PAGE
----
Let $M$ be an $R$-module and consider the following statement.

$M$ is projective whenever the obvious group map $\tau: \text{Hom}_R(M, R) \to \text{Hom}_R(M, {R}/{I})$ is surjective for any ideal $I\subset R$.

I have read that when $R = \mathbb{Z}$, determining the truth of this statement is equivalent to deciding the Whitehead problem, which asks whether or not the abelian group $M$ must be free so long as every group extension of $M$ by $\mathbb{Z}$ is trivial.

I know that being free is equivalent to being projective for abelian groups. But why is the surjectivity of $\tau$ equivalent to the condition that $\text{Ext}(M, \mathbb{Z}) =0$? I don't see how the fact that $\tau$ is surjective implies that any such extension splits.

I may be missing something obvious, but could someone please explain?

Here is one reference for what I am talking about.

Google book page.


This is incorrect: surjectivity of $\tau$ is strictly weaker than $\operatorname{Ext}(M,\mathbb{Z})=0$. Specifically, surjectivity of $\tau$ is instead equivalent to $\operatorname{Ext}(M,\mathbb{Z})$ being torsion-free. The statement that you quoted is not equivalent to Whitehead's problem for $R=\mathbb{Z}$ and in fact is provably false for $R=\mathbb{Z}$. For instance, if $M=\mathbb{Q}$, $\operatorname{Hom}(\mathbb{Q},\mathbb{Z}/I)=0$ for any ideal $I\subseteq\mathbb{Z}$, so $\tau$ is trivially always surjective, but $\mathbb{Q}$ is not projective.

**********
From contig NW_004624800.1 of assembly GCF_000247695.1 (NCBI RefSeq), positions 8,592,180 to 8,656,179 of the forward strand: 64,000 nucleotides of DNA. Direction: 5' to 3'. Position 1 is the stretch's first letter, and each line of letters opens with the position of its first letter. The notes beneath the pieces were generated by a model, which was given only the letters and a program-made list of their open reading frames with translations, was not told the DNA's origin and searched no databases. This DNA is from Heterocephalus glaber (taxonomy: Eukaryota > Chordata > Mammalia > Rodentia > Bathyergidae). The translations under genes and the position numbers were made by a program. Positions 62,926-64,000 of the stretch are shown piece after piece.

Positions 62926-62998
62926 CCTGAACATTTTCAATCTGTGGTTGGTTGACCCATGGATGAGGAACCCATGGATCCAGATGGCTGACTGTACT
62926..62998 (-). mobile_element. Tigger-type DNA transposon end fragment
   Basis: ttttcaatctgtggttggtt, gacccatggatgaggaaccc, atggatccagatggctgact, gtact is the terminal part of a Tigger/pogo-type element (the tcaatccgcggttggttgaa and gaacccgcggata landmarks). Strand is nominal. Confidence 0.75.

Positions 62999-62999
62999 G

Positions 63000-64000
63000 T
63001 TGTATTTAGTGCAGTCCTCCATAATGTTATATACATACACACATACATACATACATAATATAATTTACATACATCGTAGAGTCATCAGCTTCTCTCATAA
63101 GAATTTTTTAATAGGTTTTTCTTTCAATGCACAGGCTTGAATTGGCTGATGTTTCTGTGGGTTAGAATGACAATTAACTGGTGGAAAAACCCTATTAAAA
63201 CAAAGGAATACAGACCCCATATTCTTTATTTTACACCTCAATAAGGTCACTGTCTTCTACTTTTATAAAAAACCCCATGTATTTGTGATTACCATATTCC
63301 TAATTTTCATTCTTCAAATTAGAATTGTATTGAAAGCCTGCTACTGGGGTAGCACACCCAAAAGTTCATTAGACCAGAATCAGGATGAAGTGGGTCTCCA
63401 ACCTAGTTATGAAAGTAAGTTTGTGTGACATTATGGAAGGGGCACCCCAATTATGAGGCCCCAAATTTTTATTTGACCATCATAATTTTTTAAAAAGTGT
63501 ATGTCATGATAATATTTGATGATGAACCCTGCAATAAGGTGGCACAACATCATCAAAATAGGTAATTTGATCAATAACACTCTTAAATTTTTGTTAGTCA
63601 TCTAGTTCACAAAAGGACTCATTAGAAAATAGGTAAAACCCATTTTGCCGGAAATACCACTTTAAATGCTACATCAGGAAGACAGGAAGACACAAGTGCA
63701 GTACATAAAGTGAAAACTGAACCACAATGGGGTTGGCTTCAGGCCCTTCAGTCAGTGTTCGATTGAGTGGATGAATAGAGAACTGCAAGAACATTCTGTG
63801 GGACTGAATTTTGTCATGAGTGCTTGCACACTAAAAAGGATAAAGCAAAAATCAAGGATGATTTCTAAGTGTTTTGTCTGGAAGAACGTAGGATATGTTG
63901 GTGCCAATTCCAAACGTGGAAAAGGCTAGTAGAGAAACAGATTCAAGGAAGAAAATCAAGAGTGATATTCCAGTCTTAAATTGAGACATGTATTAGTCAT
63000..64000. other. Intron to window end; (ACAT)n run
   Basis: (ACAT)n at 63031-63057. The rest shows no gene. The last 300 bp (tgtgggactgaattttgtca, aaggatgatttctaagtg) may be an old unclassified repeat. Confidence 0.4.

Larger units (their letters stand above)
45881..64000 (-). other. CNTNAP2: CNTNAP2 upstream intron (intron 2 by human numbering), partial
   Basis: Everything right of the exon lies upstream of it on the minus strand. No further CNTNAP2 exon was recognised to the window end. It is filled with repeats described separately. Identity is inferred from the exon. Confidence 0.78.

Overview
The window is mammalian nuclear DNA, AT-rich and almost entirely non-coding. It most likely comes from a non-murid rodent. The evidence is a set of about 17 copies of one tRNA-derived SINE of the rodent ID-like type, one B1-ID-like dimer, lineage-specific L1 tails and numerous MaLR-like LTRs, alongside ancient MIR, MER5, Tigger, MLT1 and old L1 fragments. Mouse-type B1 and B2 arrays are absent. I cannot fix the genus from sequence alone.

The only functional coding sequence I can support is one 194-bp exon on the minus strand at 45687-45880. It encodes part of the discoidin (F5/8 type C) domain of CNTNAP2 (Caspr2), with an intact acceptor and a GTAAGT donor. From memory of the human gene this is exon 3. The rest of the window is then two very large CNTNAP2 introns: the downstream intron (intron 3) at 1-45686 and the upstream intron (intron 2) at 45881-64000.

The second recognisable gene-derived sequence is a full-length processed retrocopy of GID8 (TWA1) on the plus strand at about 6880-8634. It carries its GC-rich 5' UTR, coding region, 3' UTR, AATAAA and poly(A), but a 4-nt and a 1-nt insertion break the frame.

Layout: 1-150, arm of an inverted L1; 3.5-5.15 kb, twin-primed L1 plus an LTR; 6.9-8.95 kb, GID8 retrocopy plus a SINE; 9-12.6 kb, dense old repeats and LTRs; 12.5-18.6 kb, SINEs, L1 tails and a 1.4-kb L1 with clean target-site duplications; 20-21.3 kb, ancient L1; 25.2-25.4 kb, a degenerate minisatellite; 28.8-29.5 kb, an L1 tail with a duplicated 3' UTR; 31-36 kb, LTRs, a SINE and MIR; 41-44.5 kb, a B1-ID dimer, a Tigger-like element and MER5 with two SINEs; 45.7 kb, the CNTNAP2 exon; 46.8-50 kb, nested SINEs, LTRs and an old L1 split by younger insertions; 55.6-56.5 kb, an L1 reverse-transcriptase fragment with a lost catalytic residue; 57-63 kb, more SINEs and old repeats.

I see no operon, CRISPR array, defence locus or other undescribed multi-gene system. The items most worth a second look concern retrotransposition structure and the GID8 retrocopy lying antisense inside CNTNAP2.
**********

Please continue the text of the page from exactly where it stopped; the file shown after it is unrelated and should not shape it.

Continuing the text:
Here's how you prove that surjectivity of $\tau$ is equivalent to $\operatorname{Ext}(M,\mathbb{Z})$ being torsion free. Note that for any $I\subseteq \mathbb{Z}$, we have a long exact sequence $$0\to \operatorname{Hom}(M,I)\to\operatorname{Hom}(M,\mathbb{Z})\stackrel{\tau}\to\operatorname{Hom}(M,\mathbb{Z}/I)\stackrel{\delta}\to\operatorname{Ext}(M,I)\stackrel{f}\to\operatorname{Ext}(M,\mathbb{Z})\to\operatorname{Ext}(M,\mathbb{Z}/I)\to 0.$$

In particular, we see that $\tau$ is surjective iff $\delta=0$ iff $f$ is injective. Note moreover that if $I$ is nontrivial, then $I=n\mathbb{Z}$ for some $n>0$ and so we can identify $f$ with the multiplication by $n$ map $\operatorname{Ext}(M,\mathbb{Z})\to\operatorname{Ext}(M,\mathbb{Z})$. So, $\tau$ is surjective for $I=n\mathbb{Z}$ iff $\operatorname{Ext}(M,\mathbb{Z})$ has no $n$-torsion. We conclude that $\tau$ is surjective for all $I$ iff $\operatorname{Ext}(M,\mathbb{Z})$ is torsion-free.

  • $\begingroup$ Thank you, but I keep reading that my quoted statement is the dual of Baer's criterion for injective modules and that this reduces to the Whitehead problem for $R= \mathbb{Z}$. Do you have any idea what the correct version of this claim is supposed to look like? $\endgroup$ – CuriousKid7 Jan 20 at 19:05
  • $\begingroup$ Where are you reading that? I don't think there's any sense in which the Whitehead problem is literally dual to Baer's criterion, though they are certainly related. $\endgroup$ – Eric Wofsey Jan 20 at 19:35
  • $\begingroup$ I've given the link of one reference in my OP. But you are certainly right. $\endgroup$ – CuriousKid7 Jan 20 at 19:45
  • 2
    $\begingroup$ I think it's simply an error in that text where the authors were a bit over-eager to fit a remark on Whitehead's problem into their narrative. $\endgroup$ – Eric Wofsey Jan 20 at 19:50
  • $\begingroup$ Yes, I agree. In fact, the correct formulation is much more delicate. It seems to be known as "Faith's problem on $R$-projectivity" if you're interested. $\endgroup$ – CuriousKid7 Jan 20 at 19:52

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